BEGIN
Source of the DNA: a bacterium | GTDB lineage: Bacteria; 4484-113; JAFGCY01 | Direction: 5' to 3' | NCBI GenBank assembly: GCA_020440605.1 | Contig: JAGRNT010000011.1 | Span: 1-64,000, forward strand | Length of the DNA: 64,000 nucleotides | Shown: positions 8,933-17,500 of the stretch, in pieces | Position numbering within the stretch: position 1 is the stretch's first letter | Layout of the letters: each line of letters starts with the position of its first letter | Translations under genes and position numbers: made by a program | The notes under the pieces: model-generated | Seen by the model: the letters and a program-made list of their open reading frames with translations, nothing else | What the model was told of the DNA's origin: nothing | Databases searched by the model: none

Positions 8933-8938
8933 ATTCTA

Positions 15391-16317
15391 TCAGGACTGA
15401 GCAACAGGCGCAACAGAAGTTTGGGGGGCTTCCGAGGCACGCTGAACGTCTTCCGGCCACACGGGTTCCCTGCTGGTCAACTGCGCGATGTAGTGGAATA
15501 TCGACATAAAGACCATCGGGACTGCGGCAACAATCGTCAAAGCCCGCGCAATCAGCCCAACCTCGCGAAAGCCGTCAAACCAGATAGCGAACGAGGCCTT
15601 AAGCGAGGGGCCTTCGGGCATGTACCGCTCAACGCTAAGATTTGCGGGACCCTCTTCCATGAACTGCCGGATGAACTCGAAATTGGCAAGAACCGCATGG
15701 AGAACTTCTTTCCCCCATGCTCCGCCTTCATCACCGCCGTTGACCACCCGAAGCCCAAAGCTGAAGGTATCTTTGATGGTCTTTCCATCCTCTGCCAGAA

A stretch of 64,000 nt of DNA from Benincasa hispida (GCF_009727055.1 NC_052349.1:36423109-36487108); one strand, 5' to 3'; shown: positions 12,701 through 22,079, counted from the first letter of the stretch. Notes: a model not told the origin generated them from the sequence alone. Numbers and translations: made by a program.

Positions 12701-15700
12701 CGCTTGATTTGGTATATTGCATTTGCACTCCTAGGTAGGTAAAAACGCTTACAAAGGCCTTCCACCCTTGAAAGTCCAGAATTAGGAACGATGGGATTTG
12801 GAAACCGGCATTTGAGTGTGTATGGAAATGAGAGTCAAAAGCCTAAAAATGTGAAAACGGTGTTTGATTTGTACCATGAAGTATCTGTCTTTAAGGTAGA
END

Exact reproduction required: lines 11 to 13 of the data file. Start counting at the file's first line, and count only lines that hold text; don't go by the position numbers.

Positions 12701-15700
12701 CGCTTGATTTGGTATATTGCATTTGCACTCCTAGGTAGGTAAAAACGCTTACAAAGGCCTTCCACCCTTGAAAGTCCAGAATTAGGAACGATGGGATTTG
12801 GAAACCGGCATTTGAGTGTGTATGGAAATGAGAGTCAAAAGCCTAAAAATGTGAAAACGGTGTTTGATTTGTACCATGAAGTATCTGTCTTTAAGGTAGA